How Men Like Louis CK Get Away with Sexual Harassment
Even if one woman opens up and has a story against a man in power, listen to her, believe her, writes Supriya Joshi.
So, some breaking news emerged from the world of comedy today, Louis CK – hero to many aspiring and well-established comics – was accused of sexual misconduct by five women (so far).
People everywhere gasped at their hero’s downfall, and I wouldn't blame them, because the man's a fantastic stand-up comic. But, was I surprised that he would be capable of doing this? Nope.
The man’s a man, and some men are capable of doing awful, horrific things, no matter where they are in life and how many people idolise them.
Reading the New York Times report just kept making me more sick and mad at how easy it is for men in power to abuse their status and pretty much consider themselves to be completely invincible beings.
I also feel it’s much ‘easier’ for men in comedy to get away with saying and doing objectionable things like this, because he has an escape card called ‘I was only joking’, and you’d believe him as he does this for a living.
The women who have come out with their stories are part of the comedy universe themselves. Imagine meeting someone you idolise and then they whip out their privates in front of you and begin masturbating – without your consent.
Meanwhile, you're left wondering if he's going to reveal some hilarious flip and it will all end and be alright again.
I am a woman in comedy, and I have never received anything but love and appreciation from not only my peers, but also comedians who are much senior than me. However, if something like this were to happen to me, I would find myself reacting in the same way these women did.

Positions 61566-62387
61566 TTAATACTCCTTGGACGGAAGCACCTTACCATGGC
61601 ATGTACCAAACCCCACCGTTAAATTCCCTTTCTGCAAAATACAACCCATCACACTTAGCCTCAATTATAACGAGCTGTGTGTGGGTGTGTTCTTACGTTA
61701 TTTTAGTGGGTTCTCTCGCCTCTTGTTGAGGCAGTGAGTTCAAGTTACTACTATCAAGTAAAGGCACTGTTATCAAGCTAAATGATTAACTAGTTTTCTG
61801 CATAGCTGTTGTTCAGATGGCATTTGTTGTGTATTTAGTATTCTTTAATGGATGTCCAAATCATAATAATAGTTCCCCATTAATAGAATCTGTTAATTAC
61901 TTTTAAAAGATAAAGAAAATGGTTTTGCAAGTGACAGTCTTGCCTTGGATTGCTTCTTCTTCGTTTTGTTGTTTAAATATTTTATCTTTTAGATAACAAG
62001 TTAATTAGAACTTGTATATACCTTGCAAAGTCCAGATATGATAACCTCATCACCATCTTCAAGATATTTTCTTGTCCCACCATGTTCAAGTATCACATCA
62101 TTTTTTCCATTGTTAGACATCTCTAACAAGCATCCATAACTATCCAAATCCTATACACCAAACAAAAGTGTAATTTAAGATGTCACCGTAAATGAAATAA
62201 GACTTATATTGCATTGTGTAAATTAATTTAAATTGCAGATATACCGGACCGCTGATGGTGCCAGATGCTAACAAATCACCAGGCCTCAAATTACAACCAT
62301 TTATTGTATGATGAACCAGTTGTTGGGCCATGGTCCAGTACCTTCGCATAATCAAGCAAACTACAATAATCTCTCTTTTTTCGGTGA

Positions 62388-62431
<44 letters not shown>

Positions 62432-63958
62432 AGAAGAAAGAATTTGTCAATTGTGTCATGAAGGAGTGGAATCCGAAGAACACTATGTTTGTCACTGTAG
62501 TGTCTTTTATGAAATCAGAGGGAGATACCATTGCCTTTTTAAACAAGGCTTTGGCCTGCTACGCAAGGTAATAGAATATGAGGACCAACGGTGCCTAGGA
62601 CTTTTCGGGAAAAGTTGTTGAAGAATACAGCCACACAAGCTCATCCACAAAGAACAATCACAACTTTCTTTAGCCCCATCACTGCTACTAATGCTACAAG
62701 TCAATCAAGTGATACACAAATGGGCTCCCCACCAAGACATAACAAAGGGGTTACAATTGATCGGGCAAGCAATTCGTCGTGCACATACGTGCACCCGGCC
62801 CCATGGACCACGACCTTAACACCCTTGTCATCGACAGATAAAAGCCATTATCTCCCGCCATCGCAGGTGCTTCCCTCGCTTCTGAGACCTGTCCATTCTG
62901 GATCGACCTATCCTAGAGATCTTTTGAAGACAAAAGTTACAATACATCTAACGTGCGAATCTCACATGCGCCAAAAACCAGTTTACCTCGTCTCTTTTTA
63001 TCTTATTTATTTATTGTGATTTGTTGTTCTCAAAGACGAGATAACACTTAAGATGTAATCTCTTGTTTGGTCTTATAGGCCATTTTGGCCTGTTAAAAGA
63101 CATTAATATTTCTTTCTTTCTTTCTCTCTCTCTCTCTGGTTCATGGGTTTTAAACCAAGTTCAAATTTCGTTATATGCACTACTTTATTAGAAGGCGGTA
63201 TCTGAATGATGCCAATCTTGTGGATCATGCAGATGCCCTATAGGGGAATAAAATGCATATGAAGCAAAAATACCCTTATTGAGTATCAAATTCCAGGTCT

It’s such a strange place to be in, I would imagine it to be a mix of complete disbelief and disgust. Because, what happens after? This mental image you had created of your idol has completely shattered, and 'hero’ you thought him to be, is just a human…The kind of disgraced human you’d never have imagined him to be.
So many of my friends, from the field of comedy, who were huge Louis CK fans opened up about it and said they couldn’t believe their hero did that. But what of his peers?
Another comic legend, Marc Maron, tweeted that he’s “been friends with Louis CK for a long time. I read the article and none of it is good. I'll have more to say about it on my own show and not a shitty platform like Twitter.” But when Maron uses the platform to promote everything he’s ever done, it’s not shitty then?
The rumours of his sexual misconducts go far back up to 2012, when Gawker – the news website – reported the story without revealing his name. When the comedians Dana Min Goodman and Julia Wolov started telling people about what CK did, his equally powerful manager asked them to stop.
But as I write this, Louis himself has released an apology, accepting that all the allegations are, in fact, true and that he’s taking a step back and taking a “long time to listen.”
An apology doesn’t help that he got away in the first place because had the report not been published, Louis CK would have continued to have a very prosperous career. His now stalled movie would have released and he would have continued being everyone’s favourite stand-up comic.
However, I don’t think he has to be so worried about his career. Other powerful men who have done worse continue to be in the public eye, from Woody Allen to Dustin Hoffman.
If 2017 has taught me anything, it’s that don’t idolise people because even your heroes are capable of letting you down, and even if one woman opens up and has a story against a man in power, listen to her, believe her. It shouldn’t take a New York Times article to make one do that.
(Supriya Joshi is a stand comic and a creative writer. You can connect with her on Twitter. The views expressed here are the author’s own. The Quint neither endorses nor is responsible for the same.)
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